Charlotte rock quintet Temperance League starts its Friday afternoon with a performance at Raleigh’s Hopscotch Festival today before winding back across the state to headline its album release party at Snug Harbor tonight. It follows that gig up with another Saturday at NoDa’s Chop Shop, which hosts the mammoth three-day God Save the Queen City 2 festival.
While some bands might scoff at the mere travel or debate about oversaturating the market, Temperance League seems to take an old school approach - play. That old school philosophy permeates many aspects of the band, including its new self-titled LP. Yep, LP. The 11-track album is out on vinyl and digital download only. That’s just how the group rolls. It previously released a handful of 7” singles.
The sound of the new album follows that old school mentality while heading away from the group’s political garage rock beginnings and more in the direction of recent singles like “I Don’t Wanna"/“But I Have To.” While I absolutely love some of those early rabble rousers like “No Jobs/More War” and “Ain’t Nobody Listening,” the full-length comes across as a cohesive collection.
Like its previous singles the album was recorded by famed NC producer Mitch Easter (R.E.M.) at his Fidelitorium Studios in Kernersville.
Frontman Bruce Hazel is frequently compared to Jersey’s favorite son and admitted influence Bruce Springsteen (Hazel also hails from there), and he puts his Bossiest foot forward on the opener “Pursuit of the Past” before reaching deeper into the rock n’ roll canon with the aforementioned combo of “I Don’t Wanna” and “But I Have To.” I could imagine a girl group like the Ronettes singing the former, while the latter rides a sort of `60s psychedelia groove as, if willing, Temperance League could offer a grittier take on the music of psychedelic movies like “Beyond the Valley of the Dolls.”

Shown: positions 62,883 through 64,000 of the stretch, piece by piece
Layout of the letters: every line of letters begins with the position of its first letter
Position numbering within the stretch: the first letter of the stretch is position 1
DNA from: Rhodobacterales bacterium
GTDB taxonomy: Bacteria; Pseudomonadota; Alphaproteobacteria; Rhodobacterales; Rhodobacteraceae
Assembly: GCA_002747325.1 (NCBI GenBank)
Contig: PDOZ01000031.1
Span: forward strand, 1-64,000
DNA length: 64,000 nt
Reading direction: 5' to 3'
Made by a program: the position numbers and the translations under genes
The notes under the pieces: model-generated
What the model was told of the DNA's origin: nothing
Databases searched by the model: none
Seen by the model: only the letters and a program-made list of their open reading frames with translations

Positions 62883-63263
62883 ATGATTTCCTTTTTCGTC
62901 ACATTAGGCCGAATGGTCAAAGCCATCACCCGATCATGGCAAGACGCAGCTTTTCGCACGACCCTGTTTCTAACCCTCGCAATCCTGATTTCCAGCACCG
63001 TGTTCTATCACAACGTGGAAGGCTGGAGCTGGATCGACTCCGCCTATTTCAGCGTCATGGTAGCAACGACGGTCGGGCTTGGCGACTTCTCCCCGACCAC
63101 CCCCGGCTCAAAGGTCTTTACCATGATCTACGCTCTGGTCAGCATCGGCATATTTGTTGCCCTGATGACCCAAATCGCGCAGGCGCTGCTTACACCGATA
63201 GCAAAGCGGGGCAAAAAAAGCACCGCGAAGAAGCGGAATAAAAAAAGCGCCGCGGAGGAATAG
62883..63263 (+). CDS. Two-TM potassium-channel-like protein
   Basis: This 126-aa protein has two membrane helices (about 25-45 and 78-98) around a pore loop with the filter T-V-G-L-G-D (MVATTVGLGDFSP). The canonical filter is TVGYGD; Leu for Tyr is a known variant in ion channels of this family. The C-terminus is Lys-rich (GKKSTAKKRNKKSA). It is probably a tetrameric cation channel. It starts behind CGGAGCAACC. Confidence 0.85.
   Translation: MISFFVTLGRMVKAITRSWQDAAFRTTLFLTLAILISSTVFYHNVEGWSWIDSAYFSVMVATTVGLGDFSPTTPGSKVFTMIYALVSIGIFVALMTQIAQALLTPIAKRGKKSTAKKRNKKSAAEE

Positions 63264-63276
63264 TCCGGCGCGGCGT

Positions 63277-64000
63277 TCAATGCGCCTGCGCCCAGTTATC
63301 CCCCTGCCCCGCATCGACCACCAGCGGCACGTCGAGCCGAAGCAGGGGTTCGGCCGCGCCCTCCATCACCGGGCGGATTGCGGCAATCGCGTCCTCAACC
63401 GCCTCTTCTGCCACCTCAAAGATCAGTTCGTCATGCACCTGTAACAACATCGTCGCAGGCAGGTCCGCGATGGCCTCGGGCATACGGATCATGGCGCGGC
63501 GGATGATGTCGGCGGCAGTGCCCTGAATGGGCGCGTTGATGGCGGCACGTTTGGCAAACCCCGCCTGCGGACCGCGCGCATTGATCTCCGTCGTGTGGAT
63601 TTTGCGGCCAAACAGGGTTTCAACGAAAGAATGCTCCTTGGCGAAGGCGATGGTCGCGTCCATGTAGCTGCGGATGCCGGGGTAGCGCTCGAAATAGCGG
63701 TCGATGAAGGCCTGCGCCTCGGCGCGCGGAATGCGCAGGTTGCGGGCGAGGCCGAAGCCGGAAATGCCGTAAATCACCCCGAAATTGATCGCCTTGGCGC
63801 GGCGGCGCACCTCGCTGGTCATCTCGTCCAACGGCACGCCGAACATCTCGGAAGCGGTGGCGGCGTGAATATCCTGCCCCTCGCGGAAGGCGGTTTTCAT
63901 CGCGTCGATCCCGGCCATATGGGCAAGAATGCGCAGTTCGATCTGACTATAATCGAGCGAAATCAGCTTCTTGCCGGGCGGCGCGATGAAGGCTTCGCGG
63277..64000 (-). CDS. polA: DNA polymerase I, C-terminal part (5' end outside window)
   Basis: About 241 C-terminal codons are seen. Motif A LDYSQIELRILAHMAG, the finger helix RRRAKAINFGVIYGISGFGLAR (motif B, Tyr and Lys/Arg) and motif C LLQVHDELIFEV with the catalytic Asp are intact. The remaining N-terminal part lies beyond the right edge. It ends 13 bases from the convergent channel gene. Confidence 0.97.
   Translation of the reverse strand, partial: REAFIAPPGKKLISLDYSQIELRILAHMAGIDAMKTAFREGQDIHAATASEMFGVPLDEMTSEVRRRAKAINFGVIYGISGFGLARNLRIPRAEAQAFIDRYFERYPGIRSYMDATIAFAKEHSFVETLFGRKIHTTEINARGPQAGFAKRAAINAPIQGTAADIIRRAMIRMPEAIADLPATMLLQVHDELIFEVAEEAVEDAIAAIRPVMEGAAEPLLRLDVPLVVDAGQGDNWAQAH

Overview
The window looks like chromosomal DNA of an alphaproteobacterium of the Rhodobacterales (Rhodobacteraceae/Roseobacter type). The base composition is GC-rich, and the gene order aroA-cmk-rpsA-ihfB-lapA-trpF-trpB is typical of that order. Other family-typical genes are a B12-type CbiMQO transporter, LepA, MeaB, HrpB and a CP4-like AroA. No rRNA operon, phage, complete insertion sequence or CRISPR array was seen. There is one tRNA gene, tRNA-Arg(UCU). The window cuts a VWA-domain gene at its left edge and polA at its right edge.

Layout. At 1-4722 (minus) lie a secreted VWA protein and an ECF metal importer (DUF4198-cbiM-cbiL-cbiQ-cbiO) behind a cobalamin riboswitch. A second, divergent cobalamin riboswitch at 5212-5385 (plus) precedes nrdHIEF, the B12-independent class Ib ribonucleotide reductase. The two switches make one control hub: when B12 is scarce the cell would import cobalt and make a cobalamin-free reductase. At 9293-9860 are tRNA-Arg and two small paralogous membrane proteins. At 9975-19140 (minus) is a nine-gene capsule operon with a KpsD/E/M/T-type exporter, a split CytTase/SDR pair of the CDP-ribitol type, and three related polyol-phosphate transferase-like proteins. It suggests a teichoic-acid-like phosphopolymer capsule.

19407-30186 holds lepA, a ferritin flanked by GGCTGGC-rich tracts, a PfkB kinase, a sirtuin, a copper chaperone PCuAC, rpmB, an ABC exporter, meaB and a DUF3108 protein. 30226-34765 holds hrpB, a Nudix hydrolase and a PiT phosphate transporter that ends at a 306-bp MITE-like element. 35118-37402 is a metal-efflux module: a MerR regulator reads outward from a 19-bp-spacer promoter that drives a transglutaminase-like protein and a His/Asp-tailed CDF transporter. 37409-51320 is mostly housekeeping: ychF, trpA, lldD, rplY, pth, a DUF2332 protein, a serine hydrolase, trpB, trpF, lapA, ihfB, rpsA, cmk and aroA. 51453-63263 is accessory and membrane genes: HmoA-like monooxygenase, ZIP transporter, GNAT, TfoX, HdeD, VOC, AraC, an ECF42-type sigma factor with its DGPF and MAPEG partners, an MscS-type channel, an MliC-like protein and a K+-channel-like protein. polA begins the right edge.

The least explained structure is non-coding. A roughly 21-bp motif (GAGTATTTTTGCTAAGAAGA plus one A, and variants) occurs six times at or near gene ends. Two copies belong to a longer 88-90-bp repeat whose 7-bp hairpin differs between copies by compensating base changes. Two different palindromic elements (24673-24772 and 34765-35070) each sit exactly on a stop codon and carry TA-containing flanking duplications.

Along with Hazel, Temperance League includes an all-star lineup of locals in Shawn Lynch, Chad Wilson, David Kim, and Eric Scott. Its members are connected enough to the local music scene to draw a crowd, but to its credit those crowds keep returning as the group’s sound continues to evolve.
Although the record is deeply rooted in old rock n’ roll, classic garage rock, and the `60s, `70s and early `80s, it hits on so many different facets of those decades that it’s never stuck in one simple genre. “(I) Dreamed Last Night” is a crooner that imagines Elvis fronting the Byrds.
“Your World” and “Homecoming” both connect to the sort of grand anthem that Springsteen does well and are elevated by the guitar work and “oooh, ah” style backing vocals. “Bigger Things” echoes that format by building tension and hope with a repeated melody. All of these elements seem to come into the play on the breakup track “Our Romance” (which is in the running along with “Your World” and “Homecoming” for my favorite). That song bridges jangle pop, Byrds-like harmonies, girl group arrangements, and that Boss-like longing that comes across in the sustain of a guitar phrase.
Appropriately “Moving Forward” (as well as “Don’t Give Up”) is probably the most contemporary track on the record with its distorted guitar and climbing feel.
You can grab a copy and catch the band's free show Fridayat Snug Harbor with Mark Crozer & the Rels, Hungry Girl, and Loose Lugnuts or tomorrow during God Save the Queen City 2 at NoDa’s Chop Shop. Tickets for the latter are $15 or $30 for a weekend pass that includes performances from 40 bands. Or if you don't have a record player, the album is available for download here.